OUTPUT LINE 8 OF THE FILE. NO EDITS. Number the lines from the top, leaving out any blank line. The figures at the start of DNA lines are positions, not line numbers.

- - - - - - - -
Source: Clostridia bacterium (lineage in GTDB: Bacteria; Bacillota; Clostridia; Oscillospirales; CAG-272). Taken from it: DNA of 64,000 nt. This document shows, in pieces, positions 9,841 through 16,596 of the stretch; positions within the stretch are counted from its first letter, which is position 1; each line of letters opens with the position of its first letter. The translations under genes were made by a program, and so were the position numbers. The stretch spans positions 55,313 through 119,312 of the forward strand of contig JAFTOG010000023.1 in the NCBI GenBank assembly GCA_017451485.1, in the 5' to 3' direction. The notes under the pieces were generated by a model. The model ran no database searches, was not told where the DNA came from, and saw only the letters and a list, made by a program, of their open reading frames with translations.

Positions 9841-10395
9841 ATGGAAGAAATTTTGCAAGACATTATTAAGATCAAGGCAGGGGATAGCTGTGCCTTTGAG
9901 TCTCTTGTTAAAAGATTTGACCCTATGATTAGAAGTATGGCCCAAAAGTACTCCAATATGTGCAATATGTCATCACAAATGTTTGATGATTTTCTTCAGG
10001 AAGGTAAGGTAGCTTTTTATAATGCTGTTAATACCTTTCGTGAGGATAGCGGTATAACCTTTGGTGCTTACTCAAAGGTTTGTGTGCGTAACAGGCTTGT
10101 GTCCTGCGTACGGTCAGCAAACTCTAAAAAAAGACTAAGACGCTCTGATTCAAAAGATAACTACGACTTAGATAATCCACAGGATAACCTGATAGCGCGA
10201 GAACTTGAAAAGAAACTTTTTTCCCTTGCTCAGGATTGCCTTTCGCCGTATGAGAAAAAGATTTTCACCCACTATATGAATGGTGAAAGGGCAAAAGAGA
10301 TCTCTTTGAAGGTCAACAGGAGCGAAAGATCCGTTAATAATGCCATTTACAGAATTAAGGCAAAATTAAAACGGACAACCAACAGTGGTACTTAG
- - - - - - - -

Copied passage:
10301 TCTCTTTGAAGGTCAACAGGAGCGAAAGATCCGTTAATAATGCCATTTACAGAATTAAGGCAAAATTAAAACGGACAACCAACAGTGGTACTTAG